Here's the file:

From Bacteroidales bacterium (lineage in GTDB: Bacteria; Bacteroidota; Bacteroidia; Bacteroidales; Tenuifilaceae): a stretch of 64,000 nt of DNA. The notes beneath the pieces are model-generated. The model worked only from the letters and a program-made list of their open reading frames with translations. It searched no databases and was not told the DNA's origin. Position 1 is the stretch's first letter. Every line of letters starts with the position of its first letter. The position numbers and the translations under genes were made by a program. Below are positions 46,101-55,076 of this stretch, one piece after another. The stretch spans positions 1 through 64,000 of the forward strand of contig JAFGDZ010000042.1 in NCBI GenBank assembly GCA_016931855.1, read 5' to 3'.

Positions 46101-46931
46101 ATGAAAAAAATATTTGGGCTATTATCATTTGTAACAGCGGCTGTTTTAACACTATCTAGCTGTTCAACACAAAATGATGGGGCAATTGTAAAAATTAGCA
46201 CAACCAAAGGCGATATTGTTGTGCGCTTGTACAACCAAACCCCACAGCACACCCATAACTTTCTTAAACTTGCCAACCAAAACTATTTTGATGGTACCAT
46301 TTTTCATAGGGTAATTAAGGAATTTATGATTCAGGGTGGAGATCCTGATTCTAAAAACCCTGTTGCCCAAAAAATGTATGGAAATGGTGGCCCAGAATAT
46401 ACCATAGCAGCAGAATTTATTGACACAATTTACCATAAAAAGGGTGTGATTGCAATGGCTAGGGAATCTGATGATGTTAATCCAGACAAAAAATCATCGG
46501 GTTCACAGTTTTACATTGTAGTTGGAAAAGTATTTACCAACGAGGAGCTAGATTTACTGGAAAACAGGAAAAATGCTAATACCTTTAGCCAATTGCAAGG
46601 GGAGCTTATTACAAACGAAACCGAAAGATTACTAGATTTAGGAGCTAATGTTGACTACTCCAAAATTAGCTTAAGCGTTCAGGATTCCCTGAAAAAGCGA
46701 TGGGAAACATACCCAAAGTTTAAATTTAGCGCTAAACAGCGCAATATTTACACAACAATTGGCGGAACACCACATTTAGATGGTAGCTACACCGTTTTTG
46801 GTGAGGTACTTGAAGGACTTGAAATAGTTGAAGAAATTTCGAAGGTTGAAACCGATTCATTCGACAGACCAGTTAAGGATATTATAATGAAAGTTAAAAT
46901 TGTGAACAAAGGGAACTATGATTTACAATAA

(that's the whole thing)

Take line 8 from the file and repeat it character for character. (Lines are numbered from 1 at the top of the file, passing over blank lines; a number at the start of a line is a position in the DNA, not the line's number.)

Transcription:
46601 GGAGCTTATTACAAACGAAACCGAAAGATTACTAGATTTAGGAGCTAATGTTGACTACTCCAAAATTAGCTTAAGCGTTCAGGATTCCCTGAAAAAGCGA